The Family Research Council’s Tony Perkins was not pleased that President Obama used his inaugural speech Monday to compare the Stonewall riots to Selma and Seneca Falls. On his radio show yesterday, Perkins poorly described Stonewall as “homosexuals… pushing back for special rights,” and went on to claim that gays never have their civil rights violated:
PERKINS: Seneca Falls was a woman’s suffrage movement, giving women the right to vote. Selma, obviously, a push to ensure that African Americans — black American in this country had full voting rights and civil rights. Stonewall, many people may not be aware of, was a move of New York of homosexuals that were pushing back for special rights. To tie all those together, there is not a single person in this country today that is gay or lesbian that are denied the rights to vote, the right to work, or doing anything else.
What they’re seeking, and it’s a little disingenuous ’cause he doesn’t say it, but it’s code what he’s saying here. He’s going to push to give them the right to redefine marriage. They have every right that you and I have today. This President has a very loaded agenda.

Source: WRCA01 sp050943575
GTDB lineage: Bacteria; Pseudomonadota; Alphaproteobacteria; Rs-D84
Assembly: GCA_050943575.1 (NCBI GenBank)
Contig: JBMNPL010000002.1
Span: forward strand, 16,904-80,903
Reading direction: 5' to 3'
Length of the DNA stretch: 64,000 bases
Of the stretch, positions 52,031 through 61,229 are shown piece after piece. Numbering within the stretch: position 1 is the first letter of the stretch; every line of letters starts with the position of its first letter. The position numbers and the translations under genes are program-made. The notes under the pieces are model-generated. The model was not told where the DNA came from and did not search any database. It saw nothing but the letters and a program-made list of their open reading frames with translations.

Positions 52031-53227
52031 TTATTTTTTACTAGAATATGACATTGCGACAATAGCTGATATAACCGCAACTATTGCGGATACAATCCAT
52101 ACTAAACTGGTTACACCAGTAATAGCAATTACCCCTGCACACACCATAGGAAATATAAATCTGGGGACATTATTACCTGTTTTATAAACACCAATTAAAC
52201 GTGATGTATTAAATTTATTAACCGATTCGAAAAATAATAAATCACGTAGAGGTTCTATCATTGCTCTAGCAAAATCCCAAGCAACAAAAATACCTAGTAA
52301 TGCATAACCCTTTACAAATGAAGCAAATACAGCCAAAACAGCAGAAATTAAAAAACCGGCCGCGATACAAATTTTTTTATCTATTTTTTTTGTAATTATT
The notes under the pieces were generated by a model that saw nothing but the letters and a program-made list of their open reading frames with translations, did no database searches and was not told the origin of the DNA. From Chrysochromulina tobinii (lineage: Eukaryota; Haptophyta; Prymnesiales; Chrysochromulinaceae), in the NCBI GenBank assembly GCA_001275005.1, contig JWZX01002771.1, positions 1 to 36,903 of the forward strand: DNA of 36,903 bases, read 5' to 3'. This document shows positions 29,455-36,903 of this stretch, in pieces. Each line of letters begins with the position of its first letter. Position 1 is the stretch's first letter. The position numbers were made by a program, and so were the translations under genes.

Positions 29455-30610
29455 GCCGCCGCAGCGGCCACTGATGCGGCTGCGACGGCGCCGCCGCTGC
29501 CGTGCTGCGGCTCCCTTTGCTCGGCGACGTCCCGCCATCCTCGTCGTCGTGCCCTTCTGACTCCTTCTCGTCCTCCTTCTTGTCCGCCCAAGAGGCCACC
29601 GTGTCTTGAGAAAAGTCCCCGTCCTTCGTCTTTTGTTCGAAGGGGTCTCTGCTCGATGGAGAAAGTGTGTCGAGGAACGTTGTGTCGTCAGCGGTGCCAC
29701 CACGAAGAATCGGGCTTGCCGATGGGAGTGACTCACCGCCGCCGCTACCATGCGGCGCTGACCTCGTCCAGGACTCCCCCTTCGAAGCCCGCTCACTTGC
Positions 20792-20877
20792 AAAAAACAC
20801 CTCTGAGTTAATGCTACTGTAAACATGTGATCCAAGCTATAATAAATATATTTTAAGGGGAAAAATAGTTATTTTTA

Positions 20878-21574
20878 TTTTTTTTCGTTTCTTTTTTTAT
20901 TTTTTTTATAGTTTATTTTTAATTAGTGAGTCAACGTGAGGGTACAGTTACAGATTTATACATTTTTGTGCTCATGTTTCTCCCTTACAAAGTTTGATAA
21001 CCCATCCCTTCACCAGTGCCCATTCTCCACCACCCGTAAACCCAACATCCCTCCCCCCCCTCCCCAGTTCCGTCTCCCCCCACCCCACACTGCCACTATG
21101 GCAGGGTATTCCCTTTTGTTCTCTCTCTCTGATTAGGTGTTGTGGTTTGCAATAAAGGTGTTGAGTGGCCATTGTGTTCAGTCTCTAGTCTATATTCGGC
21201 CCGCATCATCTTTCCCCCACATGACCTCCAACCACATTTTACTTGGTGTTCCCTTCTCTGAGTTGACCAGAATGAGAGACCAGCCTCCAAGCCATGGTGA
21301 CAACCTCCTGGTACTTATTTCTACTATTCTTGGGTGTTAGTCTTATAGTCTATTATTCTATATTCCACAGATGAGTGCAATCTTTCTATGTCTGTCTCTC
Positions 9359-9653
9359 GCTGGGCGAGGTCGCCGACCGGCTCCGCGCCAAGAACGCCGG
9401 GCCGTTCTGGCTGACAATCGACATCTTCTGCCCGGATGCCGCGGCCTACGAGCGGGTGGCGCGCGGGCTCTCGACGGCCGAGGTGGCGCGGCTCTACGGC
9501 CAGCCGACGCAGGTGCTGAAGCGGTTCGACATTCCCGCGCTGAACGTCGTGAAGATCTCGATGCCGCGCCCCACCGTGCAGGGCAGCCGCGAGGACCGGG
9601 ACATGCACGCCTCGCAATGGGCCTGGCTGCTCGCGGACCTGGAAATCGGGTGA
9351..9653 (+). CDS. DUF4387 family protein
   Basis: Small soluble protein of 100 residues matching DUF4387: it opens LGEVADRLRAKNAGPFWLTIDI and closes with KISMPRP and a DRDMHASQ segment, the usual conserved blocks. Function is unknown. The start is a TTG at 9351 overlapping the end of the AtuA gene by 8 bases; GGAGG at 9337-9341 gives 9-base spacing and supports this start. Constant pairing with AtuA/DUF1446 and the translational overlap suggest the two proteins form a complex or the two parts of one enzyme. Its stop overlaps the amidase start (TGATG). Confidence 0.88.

Listen to it:
Perkins was right that Stonewall wasn’t about voting, but it was about another fundamental right: the freedom of assembly. Back in the 1960s, the LGBT community was regularly denied service in bars, and when they did find safe places to gather (like the Stonewall Inn), the police would regularly raid those bars and load the gay patrons into paddy wagons. The riots that ensued in June of 1969 were a response to police brutality from a community who simply wanted to enjoy a drink in a space where they didn’t have to hide their identities. There is nothing “special” about such an expectation in a free society.
Just like in the response from the National Organization for Marriage, Perkins claims that gays and lesbians have equality under the law, specifically mentioning “the right to work.” Of course, as noted in the earlier post, gays and lesbians can be fired from their jobs just for being gay and lesbian in 29 states — 34 states for people who are transgender. The Employment Non-Discrimination Act, a bill to create national protections for LGBT employees, has floundered in Congress for decades and notably, the Family Research Council opposes it!
It seems that conservatives are attempting to arbitrarily declare equality won on behalf of LGBT people, despite the obvious evidence to the contrary. This “already treated equally” argument is designed to reserve marriage as a privilege just for heterosexual people, as well as protect the so-called “religious freedom” to flagrantly discriminate based on sexual orientation or gender identity. Perkins, Brian Brown, and the other pundits who have used this line in reaction to the President’s speech demonstrate that they have absolutely no comprehension of the discrimination, harassment, and inequality experienced by LGBT people every day, let alone compassion on their behalf.